• build does the things already described above

Please note that all tasks, except the one we defined ourselves have extensive documentation that you can view by running boot <taskname> -h (e.g. boot cljs-repl -h).

Writing build artifacts to disk

By default, none of the tasks in projects generated by tenzing output any files.

For example, when running the dev task, your project's source and resources are compiled to a temporary boot fileset and served from there. When boot quits, the fileset is no longer available.

This is actually boot's default and, at first, might sound like a strange choice for a build tool! However, these managed filesets are at the core of boot's philosophy and provide it with many advantages over declarative, stateful build tools. See the boot homepage or the [filesets wiki entry] (https://github.com/boot-clj/boot/wiki/Filesets) for more info on these concepts.

So how do you output your built project to disk so that you can deploy it for example? Simple! Boot has a [built-in target task] (https://github.com/boot-clj/boot/blob/master/doc/boot.task.built-in.md#target) that you can can compose with other tasks to output their results to a given directory (by convention the directory is named target).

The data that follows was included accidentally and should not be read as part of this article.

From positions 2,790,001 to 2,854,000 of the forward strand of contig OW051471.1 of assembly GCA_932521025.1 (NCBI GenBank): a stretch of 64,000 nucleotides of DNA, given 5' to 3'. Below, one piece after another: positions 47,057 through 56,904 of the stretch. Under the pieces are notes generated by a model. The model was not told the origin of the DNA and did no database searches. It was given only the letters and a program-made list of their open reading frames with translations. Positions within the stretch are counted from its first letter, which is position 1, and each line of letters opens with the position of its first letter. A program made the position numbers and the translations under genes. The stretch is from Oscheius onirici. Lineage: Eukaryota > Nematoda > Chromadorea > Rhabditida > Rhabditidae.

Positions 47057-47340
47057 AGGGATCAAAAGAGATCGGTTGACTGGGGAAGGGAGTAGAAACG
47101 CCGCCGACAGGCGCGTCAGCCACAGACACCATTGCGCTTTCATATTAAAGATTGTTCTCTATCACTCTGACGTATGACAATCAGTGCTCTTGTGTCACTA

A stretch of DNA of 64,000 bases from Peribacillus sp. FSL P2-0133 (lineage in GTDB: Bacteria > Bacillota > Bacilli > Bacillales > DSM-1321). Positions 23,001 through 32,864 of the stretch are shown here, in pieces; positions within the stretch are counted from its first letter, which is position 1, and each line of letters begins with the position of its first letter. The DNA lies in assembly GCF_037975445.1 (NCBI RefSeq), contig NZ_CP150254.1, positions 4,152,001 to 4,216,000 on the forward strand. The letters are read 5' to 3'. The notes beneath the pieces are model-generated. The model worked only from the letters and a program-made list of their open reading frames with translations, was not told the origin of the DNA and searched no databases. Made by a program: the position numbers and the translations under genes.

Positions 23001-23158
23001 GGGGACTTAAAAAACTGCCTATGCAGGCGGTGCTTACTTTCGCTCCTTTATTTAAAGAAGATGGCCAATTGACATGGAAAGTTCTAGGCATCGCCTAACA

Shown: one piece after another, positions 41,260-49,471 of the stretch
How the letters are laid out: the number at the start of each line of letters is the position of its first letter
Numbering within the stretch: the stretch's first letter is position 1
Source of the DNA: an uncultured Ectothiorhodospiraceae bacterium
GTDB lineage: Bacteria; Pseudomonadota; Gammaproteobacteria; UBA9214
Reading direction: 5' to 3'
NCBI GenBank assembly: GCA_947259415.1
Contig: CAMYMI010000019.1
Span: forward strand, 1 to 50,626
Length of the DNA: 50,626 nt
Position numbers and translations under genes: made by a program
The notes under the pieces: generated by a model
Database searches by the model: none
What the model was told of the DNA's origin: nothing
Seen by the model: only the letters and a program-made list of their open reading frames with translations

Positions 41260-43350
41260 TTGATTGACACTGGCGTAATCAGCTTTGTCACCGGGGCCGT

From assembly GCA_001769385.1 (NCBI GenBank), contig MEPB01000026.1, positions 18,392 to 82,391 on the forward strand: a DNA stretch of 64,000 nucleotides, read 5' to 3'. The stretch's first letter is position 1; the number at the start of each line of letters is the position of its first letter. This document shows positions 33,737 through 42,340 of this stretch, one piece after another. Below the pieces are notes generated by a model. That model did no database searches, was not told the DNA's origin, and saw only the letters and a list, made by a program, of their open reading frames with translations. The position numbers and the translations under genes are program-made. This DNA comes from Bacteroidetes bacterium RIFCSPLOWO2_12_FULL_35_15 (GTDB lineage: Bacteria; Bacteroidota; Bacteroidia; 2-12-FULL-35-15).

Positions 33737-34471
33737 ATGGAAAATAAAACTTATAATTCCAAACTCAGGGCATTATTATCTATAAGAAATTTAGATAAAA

To build a tenzing project with the production settings and output the results to disk you would run the following:

$ boot production build target

If you look in your project directory now, you will see a target directory containing the output of all of the tasks in this chain. By default, this directory is cleaned every time you run boot, unless you pass the no-clean option to the target task.

Should you need to filter, copy, move or rename the output files, or change the directory structure, the sift task will help you do this. If you have complex post-processing needs or want to save typing at the command line, it's a simple matter to define your own tasks.

Deployment

Since Tenzing comes without a backend you can easily deploy your app to Amazon S3 or even host it in your Dropbox. To do that just copy the files in target/ to your desired location.

confetti logo

PS. I'm also working on a tool called Confetti 🎉 that helps you setting up static sites on AWS infrastructure. It's a bit more aimed at people that deploy and manage many static sites but you should probably check it out either way :)

Getting Help

If you run into any problems feel free to open an issue or ping me (martinklepsch) in the ClojureScript room on Riot.im (no signup required).

Credits

The initial release of Tenzing was prompted by the urge to have something like the awesome Chestnut template but built on top of Boot. Many props to Arne Brasseur for making getting started with ClojureScript a lot easier at the time!

License

Copyright © 2014 Martin Klepsch

Distributed under the Eclipse Public License either version 1.0 or (at your option) any later version.